Happy Stitches

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Knitted Cast-on Examined November 12, 2014

Filed under: Uncategorized — happystitches @ 09:27
Sea Lettuce Scarf in Fiery Fuschia and Scarlet Cat's Pajamas

Sea Lettuce Scarf in Fiery Fuschia and Scarlet Cat’s Pajamas
Knit by Susan Hannah
The picots are made with Knitted Cast On method.

There are a multitude of cast-on methods out there, enough to have several books uniquely devoted to them. I don’t attempt to remember or know all of them.  It’s not necessary.  There are, however,  three basic cast-on workhorses everyone should know about; the others you can look up when the need arises.

The first, the  knitted cast-on,  is the one that I teach to new knitters, as they will get a real stitch, no matter how baggy. Also, the knitting-on action is just like knitting a regular stitch. Even for experienced knitters this method is worthy of closer examination.

Some of the points explored in this video are:

  • Slip knots are ubiquitous in the knitting world, but did you know there are two different ones? The tail adjustable and ball adjustable. Knowing the the difference can be very helpful and can be used to tidy up the baggy first chain of a cast-on edge.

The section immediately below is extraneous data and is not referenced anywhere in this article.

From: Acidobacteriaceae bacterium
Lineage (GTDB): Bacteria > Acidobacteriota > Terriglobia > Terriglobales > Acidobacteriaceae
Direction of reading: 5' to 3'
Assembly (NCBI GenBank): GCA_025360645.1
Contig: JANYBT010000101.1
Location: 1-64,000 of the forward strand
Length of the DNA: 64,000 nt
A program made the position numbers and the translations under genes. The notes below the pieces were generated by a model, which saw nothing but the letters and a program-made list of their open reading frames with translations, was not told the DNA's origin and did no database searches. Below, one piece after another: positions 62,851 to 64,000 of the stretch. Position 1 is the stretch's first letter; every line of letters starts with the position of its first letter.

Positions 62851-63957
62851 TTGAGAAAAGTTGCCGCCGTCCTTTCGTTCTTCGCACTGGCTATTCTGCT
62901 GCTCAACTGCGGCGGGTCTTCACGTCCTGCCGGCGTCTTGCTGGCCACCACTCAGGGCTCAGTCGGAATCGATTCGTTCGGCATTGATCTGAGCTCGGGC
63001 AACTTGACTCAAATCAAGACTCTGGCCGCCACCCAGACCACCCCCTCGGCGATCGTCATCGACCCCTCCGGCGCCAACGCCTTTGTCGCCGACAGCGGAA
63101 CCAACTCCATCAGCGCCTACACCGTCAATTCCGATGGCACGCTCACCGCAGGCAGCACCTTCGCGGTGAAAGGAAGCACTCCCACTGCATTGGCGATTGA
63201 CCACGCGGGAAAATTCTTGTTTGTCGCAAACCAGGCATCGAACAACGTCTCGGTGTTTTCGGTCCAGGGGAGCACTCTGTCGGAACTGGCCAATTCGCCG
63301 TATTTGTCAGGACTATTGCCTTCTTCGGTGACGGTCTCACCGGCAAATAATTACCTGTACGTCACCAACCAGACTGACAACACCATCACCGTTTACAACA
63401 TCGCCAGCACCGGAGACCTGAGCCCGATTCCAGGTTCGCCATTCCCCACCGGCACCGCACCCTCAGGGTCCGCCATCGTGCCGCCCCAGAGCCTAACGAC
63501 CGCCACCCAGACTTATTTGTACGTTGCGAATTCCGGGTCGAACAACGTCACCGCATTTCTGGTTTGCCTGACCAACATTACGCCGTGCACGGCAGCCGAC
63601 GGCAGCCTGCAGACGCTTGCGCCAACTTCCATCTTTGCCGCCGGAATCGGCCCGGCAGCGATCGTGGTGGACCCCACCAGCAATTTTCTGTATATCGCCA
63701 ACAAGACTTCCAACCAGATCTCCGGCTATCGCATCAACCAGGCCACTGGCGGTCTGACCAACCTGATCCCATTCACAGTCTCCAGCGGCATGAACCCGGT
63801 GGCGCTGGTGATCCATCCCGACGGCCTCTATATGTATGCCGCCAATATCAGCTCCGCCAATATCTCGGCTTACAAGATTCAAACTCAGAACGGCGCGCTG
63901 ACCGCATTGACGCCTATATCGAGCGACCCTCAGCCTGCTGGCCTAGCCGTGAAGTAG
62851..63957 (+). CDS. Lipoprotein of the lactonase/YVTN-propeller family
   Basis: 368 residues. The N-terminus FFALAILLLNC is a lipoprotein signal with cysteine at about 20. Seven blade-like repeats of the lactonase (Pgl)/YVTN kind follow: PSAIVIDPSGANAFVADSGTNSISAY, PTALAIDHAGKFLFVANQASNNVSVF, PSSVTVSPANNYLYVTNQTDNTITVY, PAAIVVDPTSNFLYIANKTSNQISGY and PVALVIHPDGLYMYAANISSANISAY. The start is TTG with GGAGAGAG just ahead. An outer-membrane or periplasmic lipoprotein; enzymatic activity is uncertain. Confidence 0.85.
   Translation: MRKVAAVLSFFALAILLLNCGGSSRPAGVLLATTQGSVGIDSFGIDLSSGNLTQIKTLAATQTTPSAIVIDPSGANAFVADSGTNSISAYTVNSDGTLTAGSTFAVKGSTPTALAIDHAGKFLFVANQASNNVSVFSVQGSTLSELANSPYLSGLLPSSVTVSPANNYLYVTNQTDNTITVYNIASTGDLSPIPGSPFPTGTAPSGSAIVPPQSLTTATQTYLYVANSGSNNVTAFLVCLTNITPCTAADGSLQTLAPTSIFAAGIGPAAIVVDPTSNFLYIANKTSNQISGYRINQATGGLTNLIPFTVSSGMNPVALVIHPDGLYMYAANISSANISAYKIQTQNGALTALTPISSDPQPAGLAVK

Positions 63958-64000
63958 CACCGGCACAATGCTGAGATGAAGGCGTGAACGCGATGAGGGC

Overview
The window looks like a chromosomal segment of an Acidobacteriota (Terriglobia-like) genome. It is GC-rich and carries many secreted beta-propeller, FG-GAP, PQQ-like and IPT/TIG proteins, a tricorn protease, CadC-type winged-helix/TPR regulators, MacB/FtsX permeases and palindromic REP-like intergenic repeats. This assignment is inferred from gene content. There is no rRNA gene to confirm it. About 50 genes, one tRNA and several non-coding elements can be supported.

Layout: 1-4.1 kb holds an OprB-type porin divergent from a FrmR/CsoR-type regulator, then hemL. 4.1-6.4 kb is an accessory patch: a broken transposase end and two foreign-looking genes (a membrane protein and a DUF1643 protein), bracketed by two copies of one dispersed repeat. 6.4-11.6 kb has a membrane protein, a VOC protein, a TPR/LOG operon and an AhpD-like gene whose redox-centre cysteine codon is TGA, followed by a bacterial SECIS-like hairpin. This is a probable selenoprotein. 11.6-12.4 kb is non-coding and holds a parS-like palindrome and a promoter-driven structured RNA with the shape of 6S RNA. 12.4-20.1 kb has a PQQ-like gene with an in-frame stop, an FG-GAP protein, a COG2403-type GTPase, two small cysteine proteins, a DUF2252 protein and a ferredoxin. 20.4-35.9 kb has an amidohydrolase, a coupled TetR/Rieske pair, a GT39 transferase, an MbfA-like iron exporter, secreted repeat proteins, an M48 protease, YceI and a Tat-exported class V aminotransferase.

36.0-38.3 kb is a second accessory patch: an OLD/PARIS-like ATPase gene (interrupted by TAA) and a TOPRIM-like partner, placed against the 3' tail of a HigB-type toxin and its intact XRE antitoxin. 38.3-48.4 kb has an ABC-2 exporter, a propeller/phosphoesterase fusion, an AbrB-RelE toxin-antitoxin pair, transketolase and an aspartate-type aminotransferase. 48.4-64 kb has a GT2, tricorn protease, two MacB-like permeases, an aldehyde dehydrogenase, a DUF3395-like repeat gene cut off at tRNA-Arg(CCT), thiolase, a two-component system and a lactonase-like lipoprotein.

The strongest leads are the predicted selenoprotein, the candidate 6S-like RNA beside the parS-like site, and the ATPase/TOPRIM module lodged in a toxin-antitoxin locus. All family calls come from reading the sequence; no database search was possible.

• Which way do you pass your newly hatched stitches onto the left-hand needle? Sliding the stitch on from the underside speeds up casting on as you don’t need to reposition the right-hand needle for each new stitch.
  • What happens when you drop a stitch back to the cast on edge? This edge remains in tact and the column may easily be rebuilt.
  • What is the structure and appearance of the resulting edge? Knitted cast-on is rather lacy but suits some situations.
  • Existing rows of stitches can be extended with this method. This is used to create the side of row picots that are a feature of the Sea Lettuce Scarf.

I’d love to know: do you use this cast on and where you think it works the best?

BTW:  We do also offer  the Sea Lettuce Scarf in French!

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3 Responses to “Knitted Cast-on Examined”

  1. Hi Lucy, My favourite cast on remains the two stranded European because I learned this first but also see it as gloriously multi-purpose–not too tight, not too loose. I agree completely with using the knitted cast on as the first cast on for beginners–not only is it easier to teach but the new knitter achieves some reasonable success quite quickly, and at the same time learning how the knit stitch is created. I also like to use this cast on for prayer shawls because it’s a nice lacy and non-binding edge. The trick then is to cast off really loosely so as to match this loose edge. Janet

  2. Pattie Says:

    I teach the knitted CO as well. It is easier to knit the first row, and it is practice for knitting. I usually stress that it is one of many ways,


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